Nelson said that Artemis 2 would travel "further then humans have ever been", probably 40,000 miles [about 64,000 km] beyond the moon, before returning to Earth.
Nelson shared his frustration with the Artemis program's delays and difficulties, and also said that there would be an increase in the budget for Orion spacecraft.
He stated that NASA is committed to an Orion updated development cost of $9.3 billion starting in fiscal year 12 and ending with the first crewed flight testing, no later than May 20,24."
This figure is significantly different from the $6.7 billion "previous agency baseline obligation," NASA Deputy Administrator Pam Melroy stated during the briefing.
During the briefing, Nelson stated that the three first missions, which were the two test flights, are only the beginning and that he hopes to keep space competitive.
SpaceX is currently the only company with a contract to construct a crewed lunar landing lander for NASA. However, Nelson stated that Congress has demanded that there be more competition for those 10+ moon landings. The competition will require significant funding increases. This will be the case starting with the budget for 2023.
"I have never been shy about declaring this. Nelson spoke out about the need for more funding to encourage competition in technology development like HLS. We need, for full-up competition -- which Congress made clear, in no uncertain terms their preference and their strong, firm urging to have a contest for the eventual lander. He said that this would require a budget of approximately $5.7 billion for six years.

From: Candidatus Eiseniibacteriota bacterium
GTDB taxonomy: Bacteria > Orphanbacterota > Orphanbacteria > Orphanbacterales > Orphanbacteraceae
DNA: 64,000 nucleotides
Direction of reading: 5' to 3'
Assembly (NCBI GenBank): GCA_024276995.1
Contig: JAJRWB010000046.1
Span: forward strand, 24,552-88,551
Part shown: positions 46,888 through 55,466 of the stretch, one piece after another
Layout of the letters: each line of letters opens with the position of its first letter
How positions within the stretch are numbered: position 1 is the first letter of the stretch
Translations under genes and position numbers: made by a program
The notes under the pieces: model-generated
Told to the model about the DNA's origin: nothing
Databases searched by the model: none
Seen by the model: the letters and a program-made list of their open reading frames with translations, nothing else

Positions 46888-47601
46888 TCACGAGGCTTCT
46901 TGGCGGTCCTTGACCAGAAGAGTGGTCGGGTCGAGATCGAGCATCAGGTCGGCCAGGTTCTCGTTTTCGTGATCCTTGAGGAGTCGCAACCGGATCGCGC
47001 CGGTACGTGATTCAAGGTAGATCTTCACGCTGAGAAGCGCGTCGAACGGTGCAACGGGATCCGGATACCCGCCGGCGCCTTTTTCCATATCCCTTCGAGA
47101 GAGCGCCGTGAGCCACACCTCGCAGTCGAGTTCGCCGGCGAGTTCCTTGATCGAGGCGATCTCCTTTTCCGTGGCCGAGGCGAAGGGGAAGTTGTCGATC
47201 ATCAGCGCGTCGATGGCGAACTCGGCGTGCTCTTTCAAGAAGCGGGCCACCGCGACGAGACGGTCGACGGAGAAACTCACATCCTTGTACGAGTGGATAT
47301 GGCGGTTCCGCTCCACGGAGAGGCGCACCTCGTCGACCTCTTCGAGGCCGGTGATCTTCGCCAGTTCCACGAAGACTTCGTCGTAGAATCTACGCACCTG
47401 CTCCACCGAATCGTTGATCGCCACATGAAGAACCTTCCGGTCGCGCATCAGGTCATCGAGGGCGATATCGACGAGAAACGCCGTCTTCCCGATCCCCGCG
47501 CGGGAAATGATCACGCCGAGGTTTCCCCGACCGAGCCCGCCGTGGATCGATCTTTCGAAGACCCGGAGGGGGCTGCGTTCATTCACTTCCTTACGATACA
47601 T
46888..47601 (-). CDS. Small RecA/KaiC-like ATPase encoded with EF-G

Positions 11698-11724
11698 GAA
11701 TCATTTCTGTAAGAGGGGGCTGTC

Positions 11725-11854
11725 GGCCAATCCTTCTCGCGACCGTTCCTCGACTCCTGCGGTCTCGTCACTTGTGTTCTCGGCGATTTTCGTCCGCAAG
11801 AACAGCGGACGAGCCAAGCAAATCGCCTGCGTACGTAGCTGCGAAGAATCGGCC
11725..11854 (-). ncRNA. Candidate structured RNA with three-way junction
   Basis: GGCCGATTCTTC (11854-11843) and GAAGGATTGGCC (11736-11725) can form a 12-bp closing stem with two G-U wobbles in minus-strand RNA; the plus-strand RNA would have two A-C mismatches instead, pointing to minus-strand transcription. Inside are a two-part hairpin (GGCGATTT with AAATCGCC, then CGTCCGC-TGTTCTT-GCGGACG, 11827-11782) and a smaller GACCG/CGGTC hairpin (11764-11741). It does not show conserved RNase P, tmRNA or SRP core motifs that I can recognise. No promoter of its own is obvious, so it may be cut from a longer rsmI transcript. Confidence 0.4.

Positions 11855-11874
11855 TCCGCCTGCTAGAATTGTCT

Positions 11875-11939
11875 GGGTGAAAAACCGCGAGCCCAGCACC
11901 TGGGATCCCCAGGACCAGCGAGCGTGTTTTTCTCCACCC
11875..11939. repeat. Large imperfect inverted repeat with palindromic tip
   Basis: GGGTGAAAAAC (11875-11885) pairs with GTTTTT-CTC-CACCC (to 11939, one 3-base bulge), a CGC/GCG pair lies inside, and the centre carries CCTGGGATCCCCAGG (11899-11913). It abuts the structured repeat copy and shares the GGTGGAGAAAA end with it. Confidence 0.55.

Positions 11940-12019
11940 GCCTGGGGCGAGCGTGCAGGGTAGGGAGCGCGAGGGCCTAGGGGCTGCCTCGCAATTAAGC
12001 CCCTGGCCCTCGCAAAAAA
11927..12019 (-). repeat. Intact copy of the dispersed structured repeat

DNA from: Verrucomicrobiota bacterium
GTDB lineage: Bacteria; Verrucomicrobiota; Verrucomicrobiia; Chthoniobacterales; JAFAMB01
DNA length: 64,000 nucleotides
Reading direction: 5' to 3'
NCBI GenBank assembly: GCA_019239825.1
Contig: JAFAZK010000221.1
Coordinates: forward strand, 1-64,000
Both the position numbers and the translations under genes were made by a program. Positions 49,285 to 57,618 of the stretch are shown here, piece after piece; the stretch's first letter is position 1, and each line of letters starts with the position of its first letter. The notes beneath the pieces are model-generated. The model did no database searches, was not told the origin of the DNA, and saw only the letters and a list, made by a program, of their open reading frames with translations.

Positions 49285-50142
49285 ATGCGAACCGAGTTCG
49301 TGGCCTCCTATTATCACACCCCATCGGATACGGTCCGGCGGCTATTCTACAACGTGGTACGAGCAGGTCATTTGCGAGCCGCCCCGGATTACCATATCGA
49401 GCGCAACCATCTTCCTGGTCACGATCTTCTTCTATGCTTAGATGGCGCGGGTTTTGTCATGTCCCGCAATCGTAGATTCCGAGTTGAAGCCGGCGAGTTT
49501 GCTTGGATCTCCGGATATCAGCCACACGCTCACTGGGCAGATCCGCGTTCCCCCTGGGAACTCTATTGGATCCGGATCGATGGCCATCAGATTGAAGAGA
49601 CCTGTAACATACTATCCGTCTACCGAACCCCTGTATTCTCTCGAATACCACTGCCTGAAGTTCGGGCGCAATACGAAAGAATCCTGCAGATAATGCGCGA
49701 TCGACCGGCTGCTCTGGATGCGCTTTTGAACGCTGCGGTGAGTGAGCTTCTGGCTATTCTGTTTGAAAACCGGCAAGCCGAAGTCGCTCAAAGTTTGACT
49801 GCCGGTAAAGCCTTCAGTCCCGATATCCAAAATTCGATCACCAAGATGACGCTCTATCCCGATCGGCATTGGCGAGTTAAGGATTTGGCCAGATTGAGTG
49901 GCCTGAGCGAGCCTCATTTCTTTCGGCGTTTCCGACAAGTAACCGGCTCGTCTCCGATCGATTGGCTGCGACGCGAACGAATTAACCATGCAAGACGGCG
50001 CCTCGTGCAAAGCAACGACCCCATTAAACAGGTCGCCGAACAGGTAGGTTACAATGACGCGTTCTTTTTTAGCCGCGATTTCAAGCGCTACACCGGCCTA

Nelson stated that in addition to increasing competition among U.S. businesses, the need for a budget raise also takes into consideration international competition from China.
Nelson stated that "we are facing an aggressive and very good Chinese space program." "The Chinese space program has shown that it is capable of landing Chinese astronauts on the moon much sooner than initially expected.
Nelson pointed out China's recent achievements, such as putting the first module of its Tiangong space station into orbit, sending astronauts aboard that station, and continuing robotic lunar missions.
Nelson stated that there is every reason to believe that China has a competitor. He said that the Chinese will be returning to the moon with taikonauts. "And that's the position NASA and I believe it the United States government that want to be the first back on the Moon after more than a half-century."
Nelson emphasized the bigger, more overarching goal of Artemis to not only land humans on the Moon but also inspire the next generation.
"NASA is committed pushing the limits of what we know is possible." Nelson stated that Artemis missions will make science fiction science fact.
We will make new discoveries, advance technology and learn how to live and work in another world. He added that we will do all this while inspiring the next generation scientists, engineers, and mathematicians: the Artemis Generations."